Genetic risk for anxiety, depression not predestined
Previous studies have provided a strong basis of support for hypothesis that individuals with particular genotypes are predestined to negative life outcomes such as depression, anxiety disorders. But now, a new study has challenged this view.
Researchers studied infant monkeys from four different rearing conditions to examine how social context and different forms of early adversity interact with genotype to influence behaviour.
Animals reared in small social groups were more likely to be aggressive and anxious, particularly among those with a low activity MAOA genotype.
However, no genotype effects were evident in monkeys reared in larger social cages.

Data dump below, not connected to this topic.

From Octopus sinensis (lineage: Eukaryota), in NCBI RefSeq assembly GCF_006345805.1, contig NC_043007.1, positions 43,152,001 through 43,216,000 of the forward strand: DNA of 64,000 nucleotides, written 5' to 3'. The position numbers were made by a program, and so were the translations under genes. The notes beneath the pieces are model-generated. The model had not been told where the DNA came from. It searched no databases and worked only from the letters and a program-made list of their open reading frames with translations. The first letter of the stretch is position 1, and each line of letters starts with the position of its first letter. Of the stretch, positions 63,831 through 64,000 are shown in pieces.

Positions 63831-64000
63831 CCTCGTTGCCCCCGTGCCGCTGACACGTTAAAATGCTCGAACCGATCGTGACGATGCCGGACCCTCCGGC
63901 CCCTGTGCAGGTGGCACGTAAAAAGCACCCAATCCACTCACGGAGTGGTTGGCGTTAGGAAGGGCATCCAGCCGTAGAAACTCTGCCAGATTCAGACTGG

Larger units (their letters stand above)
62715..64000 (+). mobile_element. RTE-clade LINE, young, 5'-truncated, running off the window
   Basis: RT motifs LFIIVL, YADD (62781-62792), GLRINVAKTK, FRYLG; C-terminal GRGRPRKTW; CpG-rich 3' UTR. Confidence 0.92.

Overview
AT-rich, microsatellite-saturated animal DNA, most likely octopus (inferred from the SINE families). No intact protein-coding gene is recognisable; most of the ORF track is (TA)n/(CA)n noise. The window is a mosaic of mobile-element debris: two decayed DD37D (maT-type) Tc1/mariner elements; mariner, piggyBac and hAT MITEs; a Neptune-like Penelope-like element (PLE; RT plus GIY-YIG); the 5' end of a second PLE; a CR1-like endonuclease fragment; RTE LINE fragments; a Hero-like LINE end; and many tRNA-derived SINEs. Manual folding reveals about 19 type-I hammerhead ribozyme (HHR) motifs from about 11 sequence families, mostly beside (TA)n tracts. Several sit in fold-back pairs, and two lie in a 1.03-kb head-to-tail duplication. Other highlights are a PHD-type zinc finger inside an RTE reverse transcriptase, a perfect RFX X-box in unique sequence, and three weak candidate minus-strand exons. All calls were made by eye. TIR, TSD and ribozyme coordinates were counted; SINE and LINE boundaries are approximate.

There are some circumstances in a child''s development – such as abusive parenting – that everyone would agree constitutes "adversity."
However, this study suggests that other, subtler features of the broader social environment influence development, and that genes that affect our behavioral responses are sensitive to these influences.
So even though an infant may be reared with its nurturing mother, the relative absence of other social partners, for both the mother and the infant, can result in the infant developing an anxious style of responding to challenges, particularly if it possesses a "risky" genotype.
Of particular significance, said senior author John Capitanio, Ph.D., is "that animals that were raised in rich, complex settings with mothers, other kin, and peers, were completely protected from the potentially deleterious effects of having the ''risky'' form of the MAOA gene."
The study is published in the May 1st issue of Biological Psychiatry.